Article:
Back in the day, 100 years or more, mom’s didn’t head to Target to shop for cookie cutters or tart tins for making sweet treats with their little ones for Valentine’s Day. Instead, they went to their local tinsmith who made all types of utilitarian tin pieces for the kitchen or home - like punched lanterns, sugar scoops and the like.
If the tinsmith wasn’t nearby, the local mercantile store provided the wares - which they had purchased from the tinsmith. They were always handmade of tin - no plastic back then.
Over the years these special pieces have survived, not just because they were of the highest quality, but because they hold so many memories and were often passed down from generation to generation. I have fond memories of making cookies with my grandmother and I’m sure you do too.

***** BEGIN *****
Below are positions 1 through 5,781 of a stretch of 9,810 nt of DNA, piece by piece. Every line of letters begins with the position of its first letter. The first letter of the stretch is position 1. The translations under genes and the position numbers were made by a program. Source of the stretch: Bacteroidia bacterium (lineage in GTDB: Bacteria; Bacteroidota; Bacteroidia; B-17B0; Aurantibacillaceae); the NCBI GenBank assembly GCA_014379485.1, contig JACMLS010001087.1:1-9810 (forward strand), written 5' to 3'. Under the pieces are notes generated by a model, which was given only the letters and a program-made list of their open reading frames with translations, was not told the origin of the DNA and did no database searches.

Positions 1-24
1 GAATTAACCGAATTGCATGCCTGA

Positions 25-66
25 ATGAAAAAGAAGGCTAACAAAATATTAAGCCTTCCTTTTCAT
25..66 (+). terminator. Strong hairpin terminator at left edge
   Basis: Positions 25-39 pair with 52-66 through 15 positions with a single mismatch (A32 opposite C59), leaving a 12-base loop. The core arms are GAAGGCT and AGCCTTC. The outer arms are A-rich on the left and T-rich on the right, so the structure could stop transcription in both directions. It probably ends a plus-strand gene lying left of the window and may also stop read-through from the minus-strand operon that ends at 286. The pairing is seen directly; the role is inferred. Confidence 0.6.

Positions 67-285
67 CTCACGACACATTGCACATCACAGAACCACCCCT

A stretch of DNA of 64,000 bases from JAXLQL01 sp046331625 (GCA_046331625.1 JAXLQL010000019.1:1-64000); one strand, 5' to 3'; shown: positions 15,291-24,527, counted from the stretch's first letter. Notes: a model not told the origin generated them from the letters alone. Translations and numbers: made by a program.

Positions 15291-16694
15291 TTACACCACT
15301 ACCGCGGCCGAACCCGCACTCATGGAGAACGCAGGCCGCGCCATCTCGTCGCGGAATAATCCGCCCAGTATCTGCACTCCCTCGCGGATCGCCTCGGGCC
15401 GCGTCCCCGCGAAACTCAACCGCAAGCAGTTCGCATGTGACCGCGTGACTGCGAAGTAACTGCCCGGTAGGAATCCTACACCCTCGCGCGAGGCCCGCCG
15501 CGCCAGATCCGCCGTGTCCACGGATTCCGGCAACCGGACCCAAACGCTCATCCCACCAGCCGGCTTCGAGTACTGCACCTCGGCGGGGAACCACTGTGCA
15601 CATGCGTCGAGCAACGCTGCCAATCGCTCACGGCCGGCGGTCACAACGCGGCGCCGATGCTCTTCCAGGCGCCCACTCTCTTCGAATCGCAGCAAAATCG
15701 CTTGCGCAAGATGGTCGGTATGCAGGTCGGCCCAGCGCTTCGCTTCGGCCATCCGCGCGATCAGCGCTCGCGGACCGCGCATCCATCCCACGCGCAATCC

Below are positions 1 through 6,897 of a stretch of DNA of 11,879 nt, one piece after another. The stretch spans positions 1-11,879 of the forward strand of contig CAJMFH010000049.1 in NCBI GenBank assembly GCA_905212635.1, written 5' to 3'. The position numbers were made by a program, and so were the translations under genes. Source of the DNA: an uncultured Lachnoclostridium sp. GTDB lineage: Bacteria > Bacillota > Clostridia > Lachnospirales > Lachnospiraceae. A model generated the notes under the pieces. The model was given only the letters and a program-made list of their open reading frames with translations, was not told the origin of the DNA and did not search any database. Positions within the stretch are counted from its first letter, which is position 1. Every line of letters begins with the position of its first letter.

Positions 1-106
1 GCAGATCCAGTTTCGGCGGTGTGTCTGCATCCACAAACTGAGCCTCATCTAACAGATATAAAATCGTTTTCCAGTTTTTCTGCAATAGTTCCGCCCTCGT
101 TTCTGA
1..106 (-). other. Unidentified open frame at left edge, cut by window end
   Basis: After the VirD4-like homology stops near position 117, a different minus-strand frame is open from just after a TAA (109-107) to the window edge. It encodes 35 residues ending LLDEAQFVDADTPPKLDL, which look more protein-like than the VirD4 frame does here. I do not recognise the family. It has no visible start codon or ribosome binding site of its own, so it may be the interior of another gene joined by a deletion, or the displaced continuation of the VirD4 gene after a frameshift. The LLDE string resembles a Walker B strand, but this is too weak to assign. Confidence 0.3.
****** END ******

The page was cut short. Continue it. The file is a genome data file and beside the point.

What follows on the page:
It seems that I've always been drawn to cookie cutters. Maybe it's because I can imagine all the little flour coated hands marking the dough and the stories that could be told over the old dough board. Over the years I have accumualted a group of handmade hearts of various sizes and forms but one really stands out. The double heart is a rarity in cookie cutters. It was crafted in the 1800s in Pennsylvania - likely by the Mennonites, Dutch, Shakers, or Amish because the craftsmanship is exquisite with simple, yet stylized lines, and a hint of sophistication.
Perhaps this one was made for someone special (a sweetheart, child, a gift?) - or the tinsmith was branding his goods even way back then - because it is has the name K. Claggett inscribed into it. Something we don’t usually find on small tin pieces.
In the spirit of the upcoming season of love, we decided to style these old tin pieces to give you a little inspiration and to take you back for a moment - back to the day when you baked cookies with grandma - and to encourage you to do the same with your little ones this Valentine’s Day.
Hope your Valentine's Day baking brings back fond memories, and writes a new story too!
- xo Kim